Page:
The Republican convention is crucial to Mitt Romney's attempts to overcome his image as an uncaring plutocrat, GOP experts say. But tropical storm Isaac could be a huge distraction.
Heading into the Republican National Convention in Tampa, Fla., this week, Mitt Romney already faced a steep climb: The wealthy, guarded Republican presidential candidate needed to open up about himself and show voters that he understands the lives of average Americans and deserves their trust, political analysts say.
Now he must compete with tropical storm Isaac, which on Monday was bearing down on the Gulf Coast – an eerie echo of hurricane Katrina, from exactly seven years ago. At best, this unwelcome guest gives Mr. Romney a split-screen convention, as he competes for viewership with potentially dramatic footage of weather aftermath.
“Big storms are like car chases,” says Ford O’Connell, head of the conservative Civic Forum PAC. “He’s got to break through.”
When Romney addresses the convention on Thursday, it will be his biggest moment in the national spotlight to date – and a crucial lead-in to his debates with President Obama in October. Polls show Romney in a tight race against an incumbent president with a weak economy and high unemployment. In other words, this race is winnable for Romney. But voters like Mr. Obama more than they do Romney, and history has shown that the more likable candidate usually wins.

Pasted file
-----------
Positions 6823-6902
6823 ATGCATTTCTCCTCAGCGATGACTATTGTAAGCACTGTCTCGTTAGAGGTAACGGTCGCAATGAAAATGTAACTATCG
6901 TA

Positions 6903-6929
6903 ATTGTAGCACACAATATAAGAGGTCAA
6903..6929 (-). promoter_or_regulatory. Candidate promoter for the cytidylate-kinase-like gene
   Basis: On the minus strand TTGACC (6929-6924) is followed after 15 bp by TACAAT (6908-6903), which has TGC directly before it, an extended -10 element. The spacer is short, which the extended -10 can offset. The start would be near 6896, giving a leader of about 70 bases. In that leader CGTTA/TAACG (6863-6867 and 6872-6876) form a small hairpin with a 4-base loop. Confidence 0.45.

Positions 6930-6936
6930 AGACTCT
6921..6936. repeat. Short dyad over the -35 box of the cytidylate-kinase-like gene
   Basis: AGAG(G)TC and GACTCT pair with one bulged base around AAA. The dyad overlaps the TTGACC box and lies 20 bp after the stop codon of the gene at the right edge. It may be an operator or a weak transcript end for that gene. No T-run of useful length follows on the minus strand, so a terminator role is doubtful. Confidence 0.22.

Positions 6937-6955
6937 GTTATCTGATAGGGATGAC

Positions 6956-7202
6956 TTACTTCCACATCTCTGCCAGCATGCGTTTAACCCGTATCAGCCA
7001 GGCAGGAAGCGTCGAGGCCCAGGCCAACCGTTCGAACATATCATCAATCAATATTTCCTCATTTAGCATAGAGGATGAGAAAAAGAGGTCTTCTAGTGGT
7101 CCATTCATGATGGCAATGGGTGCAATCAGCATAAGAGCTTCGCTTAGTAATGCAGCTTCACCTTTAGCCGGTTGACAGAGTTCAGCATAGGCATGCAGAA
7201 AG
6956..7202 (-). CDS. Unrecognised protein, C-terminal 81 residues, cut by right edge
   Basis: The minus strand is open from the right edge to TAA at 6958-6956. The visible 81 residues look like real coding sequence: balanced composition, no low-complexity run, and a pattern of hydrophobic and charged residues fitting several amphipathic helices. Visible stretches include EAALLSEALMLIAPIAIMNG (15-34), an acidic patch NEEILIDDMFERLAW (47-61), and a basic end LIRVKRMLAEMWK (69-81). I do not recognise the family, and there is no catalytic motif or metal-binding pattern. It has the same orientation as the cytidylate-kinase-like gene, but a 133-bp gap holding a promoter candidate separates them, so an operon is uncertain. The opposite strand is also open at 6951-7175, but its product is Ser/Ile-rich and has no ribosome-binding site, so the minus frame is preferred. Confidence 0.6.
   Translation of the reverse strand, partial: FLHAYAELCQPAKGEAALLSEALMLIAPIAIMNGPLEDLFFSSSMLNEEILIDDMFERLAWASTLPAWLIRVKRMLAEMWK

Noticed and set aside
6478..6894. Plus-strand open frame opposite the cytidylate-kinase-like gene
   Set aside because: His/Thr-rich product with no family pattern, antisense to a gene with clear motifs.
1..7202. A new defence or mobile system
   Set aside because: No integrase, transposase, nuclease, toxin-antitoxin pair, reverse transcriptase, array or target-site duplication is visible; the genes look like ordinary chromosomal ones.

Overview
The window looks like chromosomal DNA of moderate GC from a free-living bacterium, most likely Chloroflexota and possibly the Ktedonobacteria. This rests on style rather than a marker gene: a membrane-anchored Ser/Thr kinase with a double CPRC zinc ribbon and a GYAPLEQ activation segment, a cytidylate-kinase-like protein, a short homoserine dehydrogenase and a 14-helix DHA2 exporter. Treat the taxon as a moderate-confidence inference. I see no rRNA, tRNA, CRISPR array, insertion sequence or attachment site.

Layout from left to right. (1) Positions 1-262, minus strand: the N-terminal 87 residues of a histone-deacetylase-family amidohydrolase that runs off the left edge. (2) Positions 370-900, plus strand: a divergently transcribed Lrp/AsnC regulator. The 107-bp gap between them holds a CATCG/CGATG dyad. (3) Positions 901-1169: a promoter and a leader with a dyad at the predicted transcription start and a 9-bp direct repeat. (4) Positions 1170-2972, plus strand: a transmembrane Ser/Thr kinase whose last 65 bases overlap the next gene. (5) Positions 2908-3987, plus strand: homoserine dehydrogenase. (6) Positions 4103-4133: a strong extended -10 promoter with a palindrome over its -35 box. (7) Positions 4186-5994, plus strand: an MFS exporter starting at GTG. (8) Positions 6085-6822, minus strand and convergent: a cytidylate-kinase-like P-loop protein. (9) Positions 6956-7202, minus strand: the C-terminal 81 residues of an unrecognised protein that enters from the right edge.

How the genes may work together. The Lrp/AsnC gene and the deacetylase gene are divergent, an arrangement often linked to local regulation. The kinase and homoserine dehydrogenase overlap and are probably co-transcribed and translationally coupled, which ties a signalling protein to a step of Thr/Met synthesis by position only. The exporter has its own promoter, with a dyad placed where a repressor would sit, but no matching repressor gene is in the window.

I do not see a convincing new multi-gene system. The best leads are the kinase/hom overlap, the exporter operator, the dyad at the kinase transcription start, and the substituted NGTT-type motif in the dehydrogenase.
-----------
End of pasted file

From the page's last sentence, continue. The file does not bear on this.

To break out, Romney has to reveal more of himself to voters, said Republican strategist Karl Rove, appearing Monday at an event hosted by the news site Politico.
“They’ll hear a lot about tax cuts and large economic plans and Medicare reform packages, and blah blah blah blah blah, and that matters a lot to them,” says Mr. Rove, former George W. Bush political guru and a major force behind the American Crossroads "super political-action committee." “But they also want to know who is this person that is asking me to give them their vote to occupy the most consequential office in our country.”
Obama has done a good job of turning Romney into a caricature of the rich, uncaring businessman, Republicans say, and the time has come to turn that around – particularly with that sliver of the electorate that remains undecided and could determine the outcome.